I certainly could be over thinking the whole buying and selling of ticket stubs, and may change my opinion at some future point, but for now the ticket stubs shall remain with their rightful owner.

Now if you’ll excuse me, I have a lot of plastic totes to stuff back into my closet.

Copyright 2015 R. Anderson

 

New Year, Same Old Resolutions

Today marks the second day of 2015.

Today also marks the time when people drag out their New Year’s resolutions which for many are the same as last year’s resolutions.

The most popular resolutions year after year tend to revolve around weight loss based on the amount of commercials flooding the airwaves this time of year for gyms and diet programs.

Turn on almost any channel and the odds are pretty good that in any given commercial break a commercial of some sort of weight loss supplement, program or device will be on.

I revolved to get healthier this year which will likely be accomplished through weight loss the old fashioned way and will not be accompanied by any crash diets or expensive gym memberships.

More power to those people who will be partaking of the fad diets, but they are not for me.

Another popular resolution this time of year involves many people searching for better jobs.

The better job can be in the form of higher salaries or just increased happiness.

Having a job where one is paid well, challenged and appreciated is always a good thing to find so it is certainly a valiant resolution to find such a thing.

Of course having a job that one enjoys can go a long way as well.

Throughout my career I have been fortunate to have many jobs where it was a joy to go to work. In some cases this was because the people I worked with made the day more bearable and in other case it was the work that was a joy to complete.

These jobs allowed me to cover many memorable events and also helped me feel like I was part of a worthwhile cause that made a difference.

There have also been jobs that I have had that sucked the creative juices out of me and were a complete drag to go to. These jobs offered little more than a chair that spun and paychecks that cleared on time.

For all of those people in those mind numbing jobs, I wish them more fruitful career pursuits in the New Year and hope that they find a rewarding job where their talents are fully utilized.

The new year is also a time for many in the media to compose lists containing the best and worst fill in the blank of the previous year.

Over the past few weeks I have read lists of everything from the best television shows of the last year to the best plays in college football.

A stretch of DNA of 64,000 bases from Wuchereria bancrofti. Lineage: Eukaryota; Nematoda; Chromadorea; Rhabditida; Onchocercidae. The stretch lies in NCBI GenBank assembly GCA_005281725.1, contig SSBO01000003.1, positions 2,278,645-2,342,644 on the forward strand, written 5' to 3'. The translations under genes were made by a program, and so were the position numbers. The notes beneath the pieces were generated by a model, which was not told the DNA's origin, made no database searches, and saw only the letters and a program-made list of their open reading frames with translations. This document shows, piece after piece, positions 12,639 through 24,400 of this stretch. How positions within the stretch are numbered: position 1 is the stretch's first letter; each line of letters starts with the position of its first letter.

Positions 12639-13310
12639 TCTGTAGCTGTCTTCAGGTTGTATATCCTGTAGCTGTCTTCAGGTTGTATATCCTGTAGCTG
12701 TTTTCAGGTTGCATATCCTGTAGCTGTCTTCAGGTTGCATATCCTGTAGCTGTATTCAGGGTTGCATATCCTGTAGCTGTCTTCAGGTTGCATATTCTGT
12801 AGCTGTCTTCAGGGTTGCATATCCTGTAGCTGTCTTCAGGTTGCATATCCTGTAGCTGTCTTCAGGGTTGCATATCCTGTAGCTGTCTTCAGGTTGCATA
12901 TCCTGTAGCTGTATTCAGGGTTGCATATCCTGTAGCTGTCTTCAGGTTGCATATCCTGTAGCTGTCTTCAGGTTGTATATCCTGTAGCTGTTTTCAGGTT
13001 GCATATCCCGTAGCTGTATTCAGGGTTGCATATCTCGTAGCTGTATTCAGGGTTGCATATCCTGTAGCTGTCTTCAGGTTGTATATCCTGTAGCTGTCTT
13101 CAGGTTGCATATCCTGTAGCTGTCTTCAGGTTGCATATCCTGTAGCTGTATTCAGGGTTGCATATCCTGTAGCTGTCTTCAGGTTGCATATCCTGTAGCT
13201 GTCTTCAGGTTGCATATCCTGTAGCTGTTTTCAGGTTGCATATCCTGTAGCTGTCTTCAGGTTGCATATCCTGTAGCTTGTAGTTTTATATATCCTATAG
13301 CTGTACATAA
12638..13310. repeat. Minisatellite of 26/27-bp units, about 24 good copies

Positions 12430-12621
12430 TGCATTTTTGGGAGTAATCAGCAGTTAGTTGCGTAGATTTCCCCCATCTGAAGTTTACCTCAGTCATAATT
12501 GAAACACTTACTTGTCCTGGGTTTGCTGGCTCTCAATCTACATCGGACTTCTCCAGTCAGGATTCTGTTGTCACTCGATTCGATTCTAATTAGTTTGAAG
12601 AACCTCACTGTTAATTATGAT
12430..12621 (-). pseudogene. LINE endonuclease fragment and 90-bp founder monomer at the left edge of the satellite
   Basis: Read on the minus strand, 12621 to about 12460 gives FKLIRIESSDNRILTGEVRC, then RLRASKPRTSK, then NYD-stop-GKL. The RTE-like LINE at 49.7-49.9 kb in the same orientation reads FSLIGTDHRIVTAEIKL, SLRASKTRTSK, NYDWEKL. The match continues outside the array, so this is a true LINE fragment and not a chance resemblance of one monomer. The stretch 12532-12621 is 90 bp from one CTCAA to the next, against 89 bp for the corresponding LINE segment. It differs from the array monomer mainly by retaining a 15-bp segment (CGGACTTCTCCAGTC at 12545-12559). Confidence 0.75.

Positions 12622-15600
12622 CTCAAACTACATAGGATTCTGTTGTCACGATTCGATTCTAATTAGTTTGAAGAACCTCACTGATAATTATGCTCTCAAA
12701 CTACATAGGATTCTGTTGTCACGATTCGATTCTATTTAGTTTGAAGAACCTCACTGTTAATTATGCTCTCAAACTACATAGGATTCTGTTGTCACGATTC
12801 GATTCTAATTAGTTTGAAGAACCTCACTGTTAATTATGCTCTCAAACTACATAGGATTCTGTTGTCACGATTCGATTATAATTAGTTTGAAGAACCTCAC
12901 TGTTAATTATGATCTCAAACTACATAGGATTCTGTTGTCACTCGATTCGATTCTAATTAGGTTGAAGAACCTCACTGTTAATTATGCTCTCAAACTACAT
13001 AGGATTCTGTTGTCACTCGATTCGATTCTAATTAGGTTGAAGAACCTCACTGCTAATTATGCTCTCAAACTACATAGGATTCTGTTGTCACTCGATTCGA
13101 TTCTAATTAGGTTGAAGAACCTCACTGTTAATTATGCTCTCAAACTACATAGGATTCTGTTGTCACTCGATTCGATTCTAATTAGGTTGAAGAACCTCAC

These lists are subjective and are 100 percent in the eye of the beholder, but it can be fun to see what people found amusing in the previous year.

For the record, I will not be compiling any year end wrap up lists of what I think was the best and worst from the past year.

Of course another tradition this time of the year is the inclusion of predictions for the year ahead.

This can come in many forms but often involves an “expert” weighing in on who they feel will be the best in a given sport during the coming year.

As I have mentioned before I do not really believe in predictions involving sports teams.

There are just too many factors that can affect the outcome of a game let alone a season so trying to predict what will happen really holds little weight in my book.

The College Football Championship Game will feature Oregon and Ohio State this year. While there were certainly some people who saw that coming at the start of the year I am sure the bulk of people figure it would be Alabama and Florida State. Despite a game that was not predicted by the majority of “experts” I feel that the stage is set for one of the more competitive finals in recent years.

In the world of baseball the consensus preseason favorites for the World Series were noticeably absent in October as many unexpected teams crashed the playoff party.

In both cases the games were entertaining despite defying the predications from the enlightened minds.

My resolution for the New Year would be for people to rely less on what the “experts” say will happen in a game and to spend more time watching the games and letting them unfold as they should.

After all, if all of the outcomes in life were predetermined life would truly be a boring thing to go through.

Instead of making resolutions that will come and go just make the most of each day and be the best person that you can be. If you can do that, the rest will fall into place without the need for crash diets of celery and grapefruit.

Now if you’ll excuse me, I have some exercise to get to.